This week we are sharing pieces from our collection of George Clews "Blue Chameleonware" Art Deco ceramics made in England in the Twenties and Thirties.
We've spoken about David Capper before, the artistic force behind George Clews's unique glazes and painted patterns. His attempt to broaden the company's offerings—developing more decorative art pottery—started in 1913 with his production of Clews's "Jet" line: redware ceramics finished with a cobalt glaze which turns jet black under firing. The first "Chameleonware" pottery, like the jug shown above, was designed in 1914. It has been speculated that the name is a reference to the way glazes change color in the kiln—like a chameleon changes color based on its environment.
Clews's new products, promising as they were, were cut-short with the outbreak of World War One (1914-1918). Like with most manufacturers, their production was mandated to support the war effort. Clews was allowed to continue making teapots, given that they "satisfied a necessary consumer need." But the new Chameleonware line was to be placed on the back burner until after the war (more about this in days to come).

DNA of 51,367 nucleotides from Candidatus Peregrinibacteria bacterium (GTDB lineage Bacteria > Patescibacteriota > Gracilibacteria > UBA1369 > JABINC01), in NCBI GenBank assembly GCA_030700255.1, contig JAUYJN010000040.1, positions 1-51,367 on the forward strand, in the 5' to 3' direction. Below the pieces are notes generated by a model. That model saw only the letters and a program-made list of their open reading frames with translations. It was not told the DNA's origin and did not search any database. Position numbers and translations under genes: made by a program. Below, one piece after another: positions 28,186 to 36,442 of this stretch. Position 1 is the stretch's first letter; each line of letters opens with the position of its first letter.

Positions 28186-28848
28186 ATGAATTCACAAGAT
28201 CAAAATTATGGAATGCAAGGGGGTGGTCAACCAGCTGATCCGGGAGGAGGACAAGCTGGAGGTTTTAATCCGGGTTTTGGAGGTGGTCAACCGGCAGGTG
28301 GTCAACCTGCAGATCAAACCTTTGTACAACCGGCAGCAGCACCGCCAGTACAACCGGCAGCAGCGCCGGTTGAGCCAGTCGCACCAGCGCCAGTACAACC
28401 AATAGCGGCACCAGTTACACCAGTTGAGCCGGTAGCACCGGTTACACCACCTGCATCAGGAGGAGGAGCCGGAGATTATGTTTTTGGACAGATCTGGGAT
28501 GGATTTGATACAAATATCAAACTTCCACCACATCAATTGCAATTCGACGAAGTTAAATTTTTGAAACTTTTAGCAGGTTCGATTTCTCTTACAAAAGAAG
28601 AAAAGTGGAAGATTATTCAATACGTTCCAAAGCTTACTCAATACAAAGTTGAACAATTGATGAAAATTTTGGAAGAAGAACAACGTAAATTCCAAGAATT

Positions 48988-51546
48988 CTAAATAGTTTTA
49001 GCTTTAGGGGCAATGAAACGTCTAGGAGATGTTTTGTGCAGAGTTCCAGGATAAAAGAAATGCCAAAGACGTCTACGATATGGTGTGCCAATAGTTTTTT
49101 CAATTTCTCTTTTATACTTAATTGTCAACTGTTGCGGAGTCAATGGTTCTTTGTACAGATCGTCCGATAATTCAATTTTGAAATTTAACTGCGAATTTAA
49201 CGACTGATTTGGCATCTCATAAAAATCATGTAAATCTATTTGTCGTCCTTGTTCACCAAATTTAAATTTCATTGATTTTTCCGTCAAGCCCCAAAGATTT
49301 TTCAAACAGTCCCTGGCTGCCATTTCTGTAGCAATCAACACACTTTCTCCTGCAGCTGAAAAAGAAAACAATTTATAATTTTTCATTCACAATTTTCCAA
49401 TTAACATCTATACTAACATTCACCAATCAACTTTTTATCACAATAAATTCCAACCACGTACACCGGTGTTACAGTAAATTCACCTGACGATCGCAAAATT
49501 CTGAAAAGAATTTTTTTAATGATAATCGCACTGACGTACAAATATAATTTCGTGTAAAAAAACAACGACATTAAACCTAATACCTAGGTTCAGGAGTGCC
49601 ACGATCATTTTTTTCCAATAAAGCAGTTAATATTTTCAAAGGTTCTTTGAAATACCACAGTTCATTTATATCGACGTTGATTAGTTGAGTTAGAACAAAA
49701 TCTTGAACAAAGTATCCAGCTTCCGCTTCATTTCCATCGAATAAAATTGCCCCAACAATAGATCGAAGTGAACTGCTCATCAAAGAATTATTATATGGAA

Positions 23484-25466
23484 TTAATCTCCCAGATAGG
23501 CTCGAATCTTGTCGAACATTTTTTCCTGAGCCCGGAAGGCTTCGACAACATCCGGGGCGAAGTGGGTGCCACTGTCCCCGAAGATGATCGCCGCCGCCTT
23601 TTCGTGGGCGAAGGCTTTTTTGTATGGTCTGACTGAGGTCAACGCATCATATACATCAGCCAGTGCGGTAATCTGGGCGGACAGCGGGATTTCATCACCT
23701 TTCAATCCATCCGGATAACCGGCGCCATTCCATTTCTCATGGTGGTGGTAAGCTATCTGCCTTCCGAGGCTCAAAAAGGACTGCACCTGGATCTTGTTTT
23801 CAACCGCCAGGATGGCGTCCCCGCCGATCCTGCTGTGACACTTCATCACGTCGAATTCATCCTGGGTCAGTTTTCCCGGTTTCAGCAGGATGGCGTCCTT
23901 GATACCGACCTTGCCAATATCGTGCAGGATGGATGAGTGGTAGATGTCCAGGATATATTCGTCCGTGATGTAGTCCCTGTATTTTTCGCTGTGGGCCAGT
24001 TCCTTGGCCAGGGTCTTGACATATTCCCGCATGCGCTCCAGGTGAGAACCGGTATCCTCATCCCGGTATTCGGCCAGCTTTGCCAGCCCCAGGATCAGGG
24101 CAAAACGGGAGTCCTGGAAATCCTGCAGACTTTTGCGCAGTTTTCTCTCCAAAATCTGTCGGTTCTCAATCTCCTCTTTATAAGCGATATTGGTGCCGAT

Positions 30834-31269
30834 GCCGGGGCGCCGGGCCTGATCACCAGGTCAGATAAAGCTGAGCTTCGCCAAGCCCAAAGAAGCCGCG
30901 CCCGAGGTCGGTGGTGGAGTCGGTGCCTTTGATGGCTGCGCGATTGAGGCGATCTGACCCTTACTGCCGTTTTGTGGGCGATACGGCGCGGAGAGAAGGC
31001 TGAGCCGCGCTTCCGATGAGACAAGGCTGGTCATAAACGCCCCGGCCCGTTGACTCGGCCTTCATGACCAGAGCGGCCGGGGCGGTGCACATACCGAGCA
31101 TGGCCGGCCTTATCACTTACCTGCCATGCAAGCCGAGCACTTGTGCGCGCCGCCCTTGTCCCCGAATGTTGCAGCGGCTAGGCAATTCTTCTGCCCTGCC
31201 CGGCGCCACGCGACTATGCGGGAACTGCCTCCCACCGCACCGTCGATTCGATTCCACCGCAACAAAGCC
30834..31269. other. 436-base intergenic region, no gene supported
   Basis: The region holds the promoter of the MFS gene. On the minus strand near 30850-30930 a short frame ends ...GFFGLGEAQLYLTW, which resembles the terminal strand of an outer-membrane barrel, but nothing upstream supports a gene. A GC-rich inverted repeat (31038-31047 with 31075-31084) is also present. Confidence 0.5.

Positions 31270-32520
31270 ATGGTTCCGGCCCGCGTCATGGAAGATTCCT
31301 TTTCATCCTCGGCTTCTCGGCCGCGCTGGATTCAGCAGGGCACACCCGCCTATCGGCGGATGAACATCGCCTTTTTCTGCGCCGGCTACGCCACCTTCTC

The jug-form vase, shown above, is artfully decorated in a rich palette of blues and browns with their hand-painted "Indian Flame" pattern. Click on the photo above to learn more about this piece. Or click here to see an assortment of Chameleonware pieces currently on-offer in the LEO Design on-line store.
More Chameleonware pottery tomorrow and in the days to come.
Though our Greenwich Village store is now permanently closed, LEO Design is still alive and well! Please visit our on-line store where we continue to sell Handsome Gifts (www.LEOdesignNYC.com).
We also can be found in Canonsburg, Pennsylvania at The Antique Center of Strabane (www.antiquecenterofstrabane.com).
Or call to arrange to visit our Pittsburgh showroom (by private appointment only). 917-446-4248